7. Monevator May 2nd, 2009

    Fabulous series and well suited for the times.

    That said, I’ve sent readers here who are looking for a new job, but I hope I don’t have to read it too closely myself. ;)

  8. Teesie August 26th, 2009

    I have been to job interviews/hired and been complimented on my resumes. Of the hundreds of interviews I’ve gone for, I have rarely not been offered the job. I’ve also helped friends and offered my services out to help others get a great resume. Now, I am on the otherside where I review resumes and I know for sure what grabs my attention!

    Great article Fox!

  9. Lorraine September 11th, 2009

    Another reason for not including an objective on a resume is because it can be misinterpreted by the reader as an objective not in line with the position you are applying for. Better to leave it off & save the space!

  10. wayne November 5th, 2009

    Nice sharing indeed.

    Great piece of information, sometimes we just need some reminders.

  11. Robin Weaver April 19th, 2010

    I feel that the biggest problem with sending resumes is with the HR person that has to file those resumes. I believe alot of resumes get thrown away or just lost in the shuffle of day to day work that the HR person has to do. I have sent in hundreds of resumes in different formats and alot of those resumes were either never put on file or lost. Which ment about the time I sent in another resume I had already missed out on the position.

  12. AL January 30th, 2011

    I recently found your website and I’ve found some really valauble pieces of advice regarding writing a resume and hopefully landing a job. There is some great advice which I have already used.

    I was just a bit concerned though about the comment from one respondent regarding the use of photos and resumes. It was very dissapointing to hear this respondent write that good looking people are more likely to be offered the job. I really take issue with this. I’m not really into the idea of ‘self branding.’ A picture is only a picture and it doesn’t really tell that much of a story.

    At 47 I have a lot of skills and experience to offer in the workplace but I’ve had both health problems and a patchy work record over the last years. I would be very worried that I had gotten as far as an interview only to be turned down because I wasn’t the right age or the right gender. This is basically a form over content type argument.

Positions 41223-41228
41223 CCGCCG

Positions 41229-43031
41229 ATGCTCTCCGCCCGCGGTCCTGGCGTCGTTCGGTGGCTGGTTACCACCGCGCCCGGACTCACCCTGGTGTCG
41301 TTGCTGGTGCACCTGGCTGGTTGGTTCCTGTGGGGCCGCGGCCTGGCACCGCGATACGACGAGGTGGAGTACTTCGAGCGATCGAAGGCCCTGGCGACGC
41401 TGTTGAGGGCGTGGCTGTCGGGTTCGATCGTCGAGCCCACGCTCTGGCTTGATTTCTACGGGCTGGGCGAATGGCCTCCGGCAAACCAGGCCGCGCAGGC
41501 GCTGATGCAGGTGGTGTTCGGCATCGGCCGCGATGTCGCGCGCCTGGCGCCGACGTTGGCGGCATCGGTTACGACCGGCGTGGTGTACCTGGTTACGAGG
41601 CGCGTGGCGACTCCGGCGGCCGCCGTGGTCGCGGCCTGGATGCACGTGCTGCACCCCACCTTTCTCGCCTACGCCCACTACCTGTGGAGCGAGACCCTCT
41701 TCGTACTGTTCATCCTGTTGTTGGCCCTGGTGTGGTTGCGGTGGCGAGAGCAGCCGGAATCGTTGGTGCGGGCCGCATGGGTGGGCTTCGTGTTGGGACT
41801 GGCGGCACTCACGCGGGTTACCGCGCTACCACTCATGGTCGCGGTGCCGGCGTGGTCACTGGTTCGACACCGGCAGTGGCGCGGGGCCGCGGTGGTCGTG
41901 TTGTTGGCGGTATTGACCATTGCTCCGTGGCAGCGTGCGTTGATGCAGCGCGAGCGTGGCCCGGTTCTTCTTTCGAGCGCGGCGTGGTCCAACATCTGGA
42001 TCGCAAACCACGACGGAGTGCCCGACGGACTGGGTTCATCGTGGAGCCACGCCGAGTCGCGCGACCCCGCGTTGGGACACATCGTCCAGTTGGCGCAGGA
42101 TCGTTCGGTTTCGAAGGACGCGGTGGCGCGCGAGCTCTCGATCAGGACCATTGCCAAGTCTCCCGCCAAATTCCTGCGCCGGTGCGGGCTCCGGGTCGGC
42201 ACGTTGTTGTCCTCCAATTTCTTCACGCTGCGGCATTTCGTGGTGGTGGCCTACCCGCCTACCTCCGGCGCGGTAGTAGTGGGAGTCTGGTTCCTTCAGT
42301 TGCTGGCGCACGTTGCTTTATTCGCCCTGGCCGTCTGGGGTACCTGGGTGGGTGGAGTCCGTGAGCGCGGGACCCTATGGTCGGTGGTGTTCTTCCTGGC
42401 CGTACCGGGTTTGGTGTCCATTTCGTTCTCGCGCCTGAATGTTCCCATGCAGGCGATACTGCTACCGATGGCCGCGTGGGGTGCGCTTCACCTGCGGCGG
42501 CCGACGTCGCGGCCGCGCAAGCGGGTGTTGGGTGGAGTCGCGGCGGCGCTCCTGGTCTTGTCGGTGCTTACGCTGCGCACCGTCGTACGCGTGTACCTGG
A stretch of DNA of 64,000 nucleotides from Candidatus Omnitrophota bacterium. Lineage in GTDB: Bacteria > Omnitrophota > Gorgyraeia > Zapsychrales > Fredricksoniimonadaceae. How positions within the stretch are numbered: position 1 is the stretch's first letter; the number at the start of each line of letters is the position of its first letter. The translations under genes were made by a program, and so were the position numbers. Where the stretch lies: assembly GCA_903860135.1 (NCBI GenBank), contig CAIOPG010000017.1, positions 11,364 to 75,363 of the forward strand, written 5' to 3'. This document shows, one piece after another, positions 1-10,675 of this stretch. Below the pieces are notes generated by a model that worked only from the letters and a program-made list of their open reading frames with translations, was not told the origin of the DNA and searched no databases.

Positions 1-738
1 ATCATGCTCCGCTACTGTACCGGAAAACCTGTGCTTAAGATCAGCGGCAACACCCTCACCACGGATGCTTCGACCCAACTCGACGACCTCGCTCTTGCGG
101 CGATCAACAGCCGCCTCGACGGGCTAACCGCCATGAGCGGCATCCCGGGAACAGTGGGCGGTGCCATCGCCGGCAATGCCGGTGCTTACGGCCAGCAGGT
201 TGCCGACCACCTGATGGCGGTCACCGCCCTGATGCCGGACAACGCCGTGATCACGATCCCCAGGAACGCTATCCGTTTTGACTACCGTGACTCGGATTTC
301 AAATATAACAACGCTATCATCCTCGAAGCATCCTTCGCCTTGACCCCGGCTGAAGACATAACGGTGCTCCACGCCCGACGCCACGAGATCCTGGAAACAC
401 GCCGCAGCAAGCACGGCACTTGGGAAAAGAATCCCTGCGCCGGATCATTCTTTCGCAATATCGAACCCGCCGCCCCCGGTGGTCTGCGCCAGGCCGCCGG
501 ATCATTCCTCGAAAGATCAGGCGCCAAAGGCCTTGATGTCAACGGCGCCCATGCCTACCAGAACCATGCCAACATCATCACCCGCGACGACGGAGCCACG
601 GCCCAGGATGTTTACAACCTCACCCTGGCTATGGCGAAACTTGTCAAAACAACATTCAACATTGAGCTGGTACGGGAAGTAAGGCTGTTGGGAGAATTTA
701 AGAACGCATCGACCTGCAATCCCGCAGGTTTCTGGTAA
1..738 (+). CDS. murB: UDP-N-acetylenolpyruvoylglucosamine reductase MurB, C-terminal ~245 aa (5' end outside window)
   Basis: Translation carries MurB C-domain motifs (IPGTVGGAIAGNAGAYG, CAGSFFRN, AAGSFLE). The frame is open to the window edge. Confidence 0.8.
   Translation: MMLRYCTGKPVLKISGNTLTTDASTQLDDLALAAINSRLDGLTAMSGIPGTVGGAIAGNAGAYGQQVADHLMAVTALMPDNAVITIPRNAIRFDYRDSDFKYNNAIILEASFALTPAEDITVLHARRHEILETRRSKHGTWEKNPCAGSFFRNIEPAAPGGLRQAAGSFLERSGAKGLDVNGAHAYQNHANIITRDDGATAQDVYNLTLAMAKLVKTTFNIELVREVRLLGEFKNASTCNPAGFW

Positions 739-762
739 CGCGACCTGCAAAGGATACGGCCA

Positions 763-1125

Job hunting is hard enough without this being facotored in as well.

    Maybe I’m just old fashioned but…??

  13. drbj January 30th, 2011

    Your photo does not belong on your resume. Use that document to pinpoint all your accomplishments that fit the job description of the position you are seeking.
    Including a photo is not only old-fashioned – it was done in the 50s and 60s – but it also removes all the mystery. Make me, the employer, want to contact you to learn more about who you are and what you can do for me.

  14. AL January 31st, 2011

    Thanks Drbj,

    What you say really makes a great deal of sense. And yes it does seem to take away that sense of mystery and wanting to know a bit more. I really agree with you on the very valid points you made.

    Looking at this issue I suppose too that is a cultural thing for me. I am British and a bit old fashioned and the thought of pushing oneself forward and branding like that can give the impression that you are a just a tad arrogant. The same idea goes when asking interviewers about salaries; This is often a big ‘no no’ in the UK and you might lose the chance for a job.

    In a nutshell the whole idea of ‘branding’ seems like something imported from another place and a very different culture. I’m not trying to offend; I just think that it’s interesting how different cultures. I am aware that people in the media do this, but it just seems slighlty amusing to be doing this for a job in the admin or commercial worlds.

    Sometimes it doesn’t do any harm to be just a little humble sometimes even if you are confident that you can get the job. There are other ways of getting a prospective employer to notice your CV. But nevertheless I think that this series of articles speaks a lot of very clear and concise sense.

  15. MLR June 29th, 2011

    One of the best websites for crafting a well written resume. Thank you for sharing your professional expertise, FOR FREE….very cool

  16. Karen February 23rd, 2013

    I do not want to offend anyone but even employers have likes and dislikes, that is why it is important to not only research the company but also the culture and the people employed there. The employer is not in the position to give you a job they want to solve a problem which hiring the best candidate to fill the empty position, it is your responsibility to convince the employer that you are the best candidate for the position and they will be observing the way you present yourself, speaking, walking, wardrobe and any other flaw to rule you out regardless of how good you look on paper you also have to look even better at the interview to demonstrate your qualities, skills, uniqueness, education etc.

  17. Lauri October 10th, 2013

    Thank you sooo much Fox ! I love your tips, and love how you use your fun sense of humor presenting them!! I have good qualifications, work experience, and confidant, yet have found myself so intimidated in this whole on line, impersonal way of trying to land the interview and get that call!! Your resume tips have helped me greatly! : ) Oh, and thank you for making me giggle !! PS….love your facebook stuff!!